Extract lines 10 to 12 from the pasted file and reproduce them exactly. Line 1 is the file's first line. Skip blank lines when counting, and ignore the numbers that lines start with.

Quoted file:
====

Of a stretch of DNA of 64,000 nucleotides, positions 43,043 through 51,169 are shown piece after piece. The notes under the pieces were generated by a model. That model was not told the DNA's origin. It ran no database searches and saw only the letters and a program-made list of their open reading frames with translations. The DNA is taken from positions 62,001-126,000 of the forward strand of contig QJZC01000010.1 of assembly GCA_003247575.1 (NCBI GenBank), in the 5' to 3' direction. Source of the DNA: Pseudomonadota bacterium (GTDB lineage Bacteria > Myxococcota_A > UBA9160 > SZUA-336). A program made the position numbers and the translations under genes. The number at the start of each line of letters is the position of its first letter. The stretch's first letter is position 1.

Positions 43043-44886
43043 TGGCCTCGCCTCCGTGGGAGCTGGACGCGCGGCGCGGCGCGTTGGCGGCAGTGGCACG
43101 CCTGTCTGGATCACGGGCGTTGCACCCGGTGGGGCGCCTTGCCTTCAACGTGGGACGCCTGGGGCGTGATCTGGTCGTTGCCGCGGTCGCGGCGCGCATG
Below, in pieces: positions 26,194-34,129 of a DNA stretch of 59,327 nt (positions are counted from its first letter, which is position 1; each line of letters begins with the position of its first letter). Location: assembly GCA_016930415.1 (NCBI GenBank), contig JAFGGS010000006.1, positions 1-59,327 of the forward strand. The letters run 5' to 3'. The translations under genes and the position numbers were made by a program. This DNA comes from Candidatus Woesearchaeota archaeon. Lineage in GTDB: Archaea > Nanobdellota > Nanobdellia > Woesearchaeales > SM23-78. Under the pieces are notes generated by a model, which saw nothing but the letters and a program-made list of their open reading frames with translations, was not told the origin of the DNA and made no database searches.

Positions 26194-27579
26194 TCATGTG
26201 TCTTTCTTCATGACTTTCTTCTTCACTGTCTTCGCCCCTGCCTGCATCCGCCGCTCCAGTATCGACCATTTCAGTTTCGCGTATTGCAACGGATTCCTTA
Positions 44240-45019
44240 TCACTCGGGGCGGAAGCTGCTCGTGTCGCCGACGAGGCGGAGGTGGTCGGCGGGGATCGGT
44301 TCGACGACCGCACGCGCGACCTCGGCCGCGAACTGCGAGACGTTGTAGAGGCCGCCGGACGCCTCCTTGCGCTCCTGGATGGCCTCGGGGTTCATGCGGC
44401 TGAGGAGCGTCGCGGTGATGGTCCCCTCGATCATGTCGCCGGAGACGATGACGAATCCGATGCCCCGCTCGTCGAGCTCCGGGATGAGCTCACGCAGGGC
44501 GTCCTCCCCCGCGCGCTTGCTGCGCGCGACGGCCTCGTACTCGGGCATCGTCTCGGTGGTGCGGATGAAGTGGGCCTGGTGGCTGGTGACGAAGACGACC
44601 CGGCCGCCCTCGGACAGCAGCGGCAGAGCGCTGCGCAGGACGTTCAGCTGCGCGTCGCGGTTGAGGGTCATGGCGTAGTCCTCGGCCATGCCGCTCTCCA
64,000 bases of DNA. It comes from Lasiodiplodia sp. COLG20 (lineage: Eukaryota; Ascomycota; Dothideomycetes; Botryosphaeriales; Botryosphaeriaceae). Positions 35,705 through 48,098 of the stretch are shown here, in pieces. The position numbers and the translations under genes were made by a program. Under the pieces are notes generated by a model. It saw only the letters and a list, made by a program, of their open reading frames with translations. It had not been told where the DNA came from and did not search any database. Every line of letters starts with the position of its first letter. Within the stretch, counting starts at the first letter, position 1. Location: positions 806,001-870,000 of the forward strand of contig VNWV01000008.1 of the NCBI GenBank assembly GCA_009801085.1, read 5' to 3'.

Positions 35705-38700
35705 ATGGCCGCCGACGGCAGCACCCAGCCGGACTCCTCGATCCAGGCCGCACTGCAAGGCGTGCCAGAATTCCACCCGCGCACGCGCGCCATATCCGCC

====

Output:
44240 TCACTCGGGGCGGAAGCTGCTCGTGTCGCCGACGAGGCGGAGGTGGTCGGCGGGGATCGGT
44301 TCGACGACCGCACGCGCGACCTCGGCCGCGAACTGCGAGACGTTGTAGAGGCCGCCGGACGCCTCCTTGCGCTCCTGGATGGCCTCGGGGTTCATGCGGC
44401 TGAGGAGCGTCGCGGTGATGGTCCCCTCGATCATGTCGCCGGAGACGATGACGAATCCGATGCCCCGCTCGTCGAGCTCCGGGATGAGCTCACGCAGGGC